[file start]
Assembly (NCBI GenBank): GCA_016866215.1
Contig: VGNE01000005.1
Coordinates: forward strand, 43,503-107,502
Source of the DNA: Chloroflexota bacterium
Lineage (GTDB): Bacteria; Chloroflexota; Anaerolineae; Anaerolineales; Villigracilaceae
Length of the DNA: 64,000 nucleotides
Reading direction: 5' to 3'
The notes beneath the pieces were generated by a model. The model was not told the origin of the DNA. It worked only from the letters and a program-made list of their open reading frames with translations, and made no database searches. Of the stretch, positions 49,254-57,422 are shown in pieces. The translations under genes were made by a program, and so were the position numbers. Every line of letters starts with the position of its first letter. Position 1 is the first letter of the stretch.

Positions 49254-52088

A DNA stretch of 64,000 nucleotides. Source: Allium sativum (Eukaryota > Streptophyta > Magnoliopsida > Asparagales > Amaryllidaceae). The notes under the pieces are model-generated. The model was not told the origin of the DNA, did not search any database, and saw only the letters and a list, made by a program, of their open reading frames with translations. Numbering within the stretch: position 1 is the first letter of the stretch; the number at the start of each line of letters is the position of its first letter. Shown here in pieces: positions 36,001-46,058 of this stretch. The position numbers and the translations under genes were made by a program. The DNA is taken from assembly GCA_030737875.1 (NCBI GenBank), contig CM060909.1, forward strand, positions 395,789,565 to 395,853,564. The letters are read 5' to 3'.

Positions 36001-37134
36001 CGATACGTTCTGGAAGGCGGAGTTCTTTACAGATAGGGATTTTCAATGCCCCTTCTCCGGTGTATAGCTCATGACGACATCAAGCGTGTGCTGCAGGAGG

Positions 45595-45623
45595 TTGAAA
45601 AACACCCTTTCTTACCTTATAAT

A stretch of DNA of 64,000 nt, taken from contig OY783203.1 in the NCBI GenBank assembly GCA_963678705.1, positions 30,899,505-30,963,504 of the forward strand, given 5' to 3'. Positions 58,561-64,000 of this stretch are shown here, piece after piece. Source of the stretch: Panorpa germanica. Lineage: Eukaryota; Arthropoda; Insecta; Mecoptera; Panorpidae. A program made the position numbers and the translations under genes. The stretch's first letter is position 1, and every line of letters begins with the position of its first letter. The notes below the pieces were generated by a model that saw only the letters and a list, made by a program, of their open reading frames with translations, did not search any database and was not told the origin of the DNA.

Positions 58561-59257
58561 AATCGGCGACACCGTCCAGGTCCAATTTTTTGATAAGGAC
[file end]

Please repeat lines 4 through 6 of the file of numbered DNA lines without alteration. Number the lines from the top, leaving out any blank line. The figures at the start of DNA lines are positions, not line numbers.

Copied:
Source of the DNA: Chloroflexota bacterium
Lineage (GTDB): Bacteria; Chloroflexota; Anaerolineae; Anaerolineales; Villigracilaceae
Length of the DNA: 64,000 nucleotides